In June 2016, Dr. Alan B. MacDonald, president of the Dr. Paul Duray Research Fellowship Endowment and patron of the Spirochaetal Alzheimer’s Association, became the first scientist to demonstrate the presence of parasitic nematode worms containing endosymbiont Borrelia bacteria in autopsy Alzheimer’s brain tissue.
Below Dr. MacDonald explains his findings, and hypothesises on the ramifications of what he has found. The results of his study are illustrated in a series of posters to be published here.
“Nematode worms, (for example C. elegans), manufacture their very own proteins. One example of these is LEA proteins (Late Embryogenesis-Abundant proteins)
The LEA proteins, by sheer serendipity, show striking three dimensional stereo-similarities with the alpha-helical domains of mammalian alpha-synuclein proteins.
The bad news is this:
Worm-manufactured proteins cross-react antigenically with alpha-synuclein proteins.
Worm proteins, because of their stereo-morphologies, and accidental cross-reactivities with benign human alpha-synucleins, are incorporated by synaptic re-uptake from the presynaptic bouton of the human neuron and enter its cytoplasm.
Once inside the human neuron, the worm LEA proteins produce toxic effects, and eventually form Lewy neurites, and in further retrograde migration/passage backwards towards the nucleus of the neuron, eventually reach the soma regions of the human neuron, where they “round up” to form the rounded Lewy bodies. The Lewy bodies are dumped into the brain after the neuron dies.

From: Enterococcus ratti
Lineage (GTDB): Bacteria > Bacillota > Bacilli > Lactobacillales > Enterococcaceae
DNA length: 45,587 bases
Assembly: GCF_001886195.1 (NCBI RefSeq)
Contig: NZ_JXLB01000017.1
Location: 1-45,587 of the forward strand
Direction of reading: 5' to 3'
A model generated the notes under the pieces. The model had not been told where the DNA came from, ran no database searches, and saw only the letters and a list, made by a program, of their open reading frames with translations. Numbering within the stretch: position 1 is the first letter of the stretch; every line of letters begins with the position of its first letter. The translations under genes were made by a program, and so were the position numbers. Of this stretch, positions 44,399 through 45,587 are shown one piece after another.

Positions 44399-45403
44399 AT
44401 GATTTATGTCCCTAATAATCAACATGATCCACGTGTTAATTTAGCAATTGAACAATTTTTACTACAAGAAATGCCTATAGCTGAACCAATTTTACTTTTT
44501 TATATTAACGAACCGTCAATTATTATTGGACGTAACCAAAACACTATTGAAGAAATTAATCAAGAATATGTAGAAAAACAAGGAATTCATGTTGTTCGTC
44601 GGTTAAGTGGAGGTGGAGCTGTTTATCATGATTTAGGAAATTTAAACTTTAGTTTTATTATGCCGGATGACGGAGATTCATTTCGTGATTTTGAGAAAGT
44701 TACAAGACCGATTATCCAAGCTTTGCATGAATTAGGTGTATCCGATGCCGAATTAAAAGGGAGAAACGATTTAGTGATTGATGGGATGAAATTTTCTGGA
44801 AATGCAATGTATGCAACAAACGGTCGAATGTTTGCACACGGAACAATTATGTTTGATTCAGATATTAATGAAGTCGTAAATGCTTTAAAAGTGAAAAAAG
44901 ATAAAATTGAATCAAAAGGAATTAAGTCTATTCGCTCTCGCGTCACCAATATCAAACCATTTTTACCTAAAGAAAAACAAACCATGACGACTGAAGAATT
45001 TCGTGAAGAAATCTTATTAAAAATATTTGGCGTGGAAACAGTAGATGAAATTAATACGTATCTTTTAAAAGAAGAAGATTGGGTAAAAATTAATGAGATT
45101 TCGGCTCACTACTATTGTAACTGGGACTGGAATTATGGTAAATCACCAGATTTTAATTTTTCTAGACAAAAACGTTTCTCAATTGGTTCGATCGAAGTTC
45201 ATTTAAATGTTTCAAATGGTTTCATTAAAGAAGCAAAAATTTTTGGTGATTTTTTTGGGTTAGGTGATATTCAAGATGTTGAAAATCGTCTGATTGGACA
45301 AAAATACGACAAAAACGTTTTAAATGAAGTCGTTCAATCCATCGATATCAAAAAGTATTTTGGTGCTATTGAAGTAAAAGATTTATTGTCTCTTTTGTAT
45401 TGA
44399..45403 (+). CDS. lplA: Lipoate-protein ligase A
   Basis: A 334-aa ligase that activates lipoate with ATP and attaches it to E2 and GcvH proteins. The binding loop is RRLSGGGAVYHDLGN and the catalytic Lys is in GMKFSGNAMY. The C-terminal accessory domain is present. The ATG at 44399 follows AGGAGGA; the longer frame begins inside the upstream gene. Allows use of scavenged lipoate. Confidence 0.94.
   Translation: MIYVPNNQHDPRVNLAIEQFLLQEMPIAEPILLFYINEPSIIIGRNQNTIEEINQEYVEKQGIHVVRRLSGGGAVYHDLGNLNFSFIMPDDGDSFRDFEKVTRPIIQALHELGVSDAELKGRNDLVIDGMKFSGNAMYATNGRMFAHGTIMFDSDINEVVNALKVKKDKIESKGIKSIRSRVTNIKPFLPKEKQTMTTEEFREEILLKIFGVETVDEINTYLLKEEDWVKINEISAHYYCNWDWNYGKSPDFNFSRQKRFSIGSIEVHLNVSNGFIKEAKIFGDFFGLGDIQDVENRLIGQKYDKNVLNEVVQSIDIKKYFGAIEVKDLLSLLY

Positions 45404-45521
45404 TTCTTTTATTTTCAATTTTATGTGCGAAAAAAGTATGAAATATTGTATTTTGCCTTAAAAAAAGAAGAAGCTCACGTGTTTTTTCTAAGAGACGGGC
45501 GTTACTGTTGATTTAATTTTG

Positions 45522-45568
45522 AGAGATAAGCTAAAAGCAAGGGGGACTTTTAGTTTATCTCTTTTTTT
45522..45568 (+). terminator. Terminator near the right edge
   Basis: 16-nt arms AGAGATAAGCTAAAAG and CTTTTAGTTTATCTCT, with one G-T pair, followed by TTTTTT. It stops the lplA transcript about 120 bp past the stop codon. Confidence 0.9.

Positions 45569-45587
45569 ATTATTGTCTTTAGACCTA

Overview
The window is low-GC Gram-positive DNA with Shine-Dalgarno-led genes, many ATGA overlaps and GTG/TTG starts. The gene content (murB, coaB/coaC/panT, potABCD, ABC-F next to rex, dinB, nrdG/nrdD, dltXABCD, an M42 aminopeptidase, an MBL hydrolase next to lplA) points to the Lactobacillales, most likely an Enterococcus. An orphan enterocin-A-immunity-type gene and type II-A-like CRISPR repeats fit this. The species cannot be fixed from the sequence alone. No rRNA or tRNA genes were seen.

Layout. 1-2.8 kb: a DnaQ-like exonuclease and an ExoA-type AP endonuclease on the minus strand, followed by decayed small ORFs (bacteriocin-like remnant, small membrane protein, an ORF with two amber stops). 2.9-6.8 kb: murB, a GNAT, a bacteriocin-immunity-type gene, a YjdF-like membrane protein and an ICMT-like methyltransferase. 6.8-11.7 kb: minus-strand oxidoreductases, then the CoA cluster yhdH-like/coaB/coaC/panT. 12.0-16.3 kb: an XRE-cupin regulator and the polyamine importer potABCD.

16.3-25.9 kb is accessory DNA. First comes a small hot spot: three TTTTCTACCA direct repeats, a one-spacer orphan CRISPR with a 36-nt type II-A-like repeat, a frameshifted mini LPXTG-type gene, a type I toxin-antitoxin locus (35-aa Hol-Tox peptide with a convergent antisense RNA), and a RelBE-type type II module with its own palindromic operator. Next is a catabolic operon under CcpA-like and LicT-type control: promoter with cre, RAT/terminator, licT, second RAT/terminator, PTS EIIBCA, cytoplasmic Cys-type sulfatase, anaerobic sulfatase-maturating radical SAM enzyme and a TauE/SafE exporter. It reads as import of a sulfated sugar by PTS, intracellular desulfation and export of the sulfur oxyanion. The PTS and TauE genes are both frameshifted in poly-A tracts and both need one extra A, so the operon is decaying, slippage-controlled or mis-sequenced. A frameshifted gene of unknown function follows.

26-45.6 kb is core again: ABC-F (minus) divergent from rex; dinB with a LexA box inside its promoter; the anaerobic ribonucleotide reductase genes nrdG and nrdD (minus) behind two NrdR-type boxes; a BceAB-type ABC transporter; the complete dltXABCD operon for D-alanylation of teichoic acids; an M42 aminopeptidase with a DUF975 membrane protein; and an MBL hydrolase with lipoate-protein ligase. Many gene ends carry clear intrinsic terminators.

It is well established that by injection studies of animal brains with huge excesses of healthy labelled alpha-synuclein proteins, that there is a nerve-to-nerve transmission of these proteins throughout neural networks and that synaptic re-uptake of extra-cellular alpha-synuclein is a reality.
We have already proven that nematode worms and their borrelia endosymbionts collectively manufacture proteins which cross-react with rabbit antibodies to benign human alpha-synucleins.
The extension of the Lewy body pathobiology ( worms, LEA proteins, Borrelia endosymbionts, dementia, LBD) to Alzheimer’s disease pathobiology is completely logical, given that 30% of Alzheimer’s disease contains a population of Lewy bodies.
I hypothesise that Parkinson’s and its Lewy bodies (worm endosymbiont Borrelia), Multiple System Atrophy, ALS (with its round bodies inside of wounded neurons), Cortico-basal degeneration, Progressive Supranuclear Palsy, and Fronto-Temporal Dementias including Pick’s Disease, as well as all of the less well known neurodegenerative disorders involving round bodies in neurons will show the same pathology.
That is to say that worms, in partnership with their endosymbiont microbes, destroy human higher cortical functions and produce movement disorders.”